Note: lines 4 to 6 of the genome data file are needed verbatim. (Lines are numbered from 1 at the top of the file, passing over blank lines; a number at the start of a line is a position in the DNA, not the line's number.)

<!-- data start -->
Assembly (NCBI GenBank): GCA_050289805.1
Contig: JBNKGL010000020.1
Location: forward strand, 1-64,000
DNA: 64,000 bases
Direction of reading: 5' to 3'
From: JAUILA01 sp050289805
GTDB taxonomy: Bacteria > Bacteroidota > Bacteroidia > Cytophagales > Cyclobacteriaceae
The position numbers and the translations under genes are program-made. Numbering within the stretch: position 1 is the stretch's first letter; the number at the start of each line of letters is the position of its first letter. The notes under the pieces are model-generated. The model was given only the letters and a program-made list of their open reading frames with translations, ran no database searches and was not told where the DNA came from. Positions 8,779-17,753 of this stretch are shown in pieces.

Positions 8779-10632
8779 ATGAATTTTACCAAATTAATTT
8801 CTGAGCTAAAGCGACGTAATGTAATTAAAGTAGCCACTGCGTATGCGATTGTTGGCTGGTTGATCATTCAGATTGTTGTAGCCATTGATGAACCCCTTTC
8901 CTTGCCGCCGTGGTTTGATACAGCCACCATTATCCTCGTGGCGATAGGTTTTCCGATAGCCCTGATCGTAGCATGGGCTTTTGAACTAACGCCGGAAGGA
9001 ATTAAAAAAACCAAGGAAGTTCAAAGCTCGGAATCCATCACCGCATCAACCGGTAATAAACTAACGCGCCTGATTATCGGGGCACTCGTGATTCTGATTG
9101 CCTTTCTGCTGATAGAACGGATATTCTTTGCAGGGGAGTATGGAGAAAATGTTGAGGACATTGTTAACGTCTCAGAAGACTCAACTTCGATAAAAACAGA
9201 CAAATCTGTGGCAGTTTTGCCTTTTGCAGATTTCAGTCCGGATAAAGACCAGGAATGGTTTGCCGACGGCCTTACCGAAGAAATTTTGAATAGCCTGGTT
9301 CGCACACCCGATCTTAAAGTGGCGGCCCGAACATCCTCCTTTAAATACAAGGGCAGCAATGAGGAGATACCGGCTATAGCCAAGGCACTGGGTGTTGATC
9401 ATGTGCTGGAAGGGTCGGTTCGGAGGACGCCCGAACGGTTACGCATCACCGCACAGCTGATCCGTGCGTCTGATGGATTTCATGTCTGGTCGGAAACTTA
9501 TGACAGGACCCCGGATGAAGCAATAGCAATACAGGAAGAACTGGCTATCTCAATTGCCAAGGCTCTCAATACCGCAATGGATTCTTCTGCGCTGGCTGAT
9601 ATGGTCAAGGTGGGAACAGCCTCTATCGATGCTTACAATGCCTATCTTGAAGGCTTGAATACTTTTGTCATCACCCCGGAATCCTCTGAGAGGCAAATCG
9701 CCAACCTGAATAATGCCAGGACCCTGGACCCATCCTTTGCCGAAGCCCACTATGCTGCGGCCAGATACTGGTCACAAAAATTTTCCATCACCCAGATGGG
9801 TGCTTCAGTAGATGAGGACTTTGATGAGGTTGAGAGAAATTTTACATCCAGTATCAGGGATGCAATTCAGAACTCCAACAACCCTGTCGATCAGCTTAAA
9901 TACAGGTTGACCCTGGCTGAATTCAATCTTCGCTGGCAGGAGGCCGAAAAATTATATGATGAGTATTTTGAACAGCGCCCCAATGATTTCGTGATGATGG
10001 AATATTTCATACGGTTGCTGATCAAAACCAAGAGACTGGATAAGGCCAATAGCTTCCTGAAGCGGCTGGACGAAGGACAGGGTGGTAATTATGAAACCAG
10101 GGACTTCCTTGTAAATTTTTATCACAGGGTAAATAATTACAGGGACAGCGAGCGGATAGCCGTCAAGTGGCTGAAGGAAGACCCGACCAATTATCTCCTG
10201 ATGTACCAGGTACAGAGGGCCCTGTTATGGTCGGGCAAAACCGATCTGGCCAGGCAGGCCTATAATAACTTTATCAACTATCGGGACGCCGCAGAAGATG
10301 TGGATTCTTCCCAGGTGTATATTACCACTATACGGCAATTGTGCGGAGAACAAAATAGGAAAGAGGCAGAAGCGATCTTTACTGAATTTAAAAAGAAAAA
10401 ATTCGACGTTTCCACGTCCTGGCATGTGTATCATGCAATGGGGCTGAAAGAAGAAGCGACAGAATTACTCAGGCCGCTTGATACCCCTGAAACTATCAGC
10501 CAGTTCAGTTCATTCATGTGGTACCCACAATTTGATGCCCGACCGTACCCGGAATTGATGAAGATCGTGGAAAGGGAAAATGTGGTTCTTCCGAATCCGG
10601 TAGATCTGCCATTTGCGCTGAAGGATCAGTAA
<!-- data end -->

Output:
DNA: 64,000 bases
Direction of reading: 5' to 3'
From: JAUILA01 sp050289805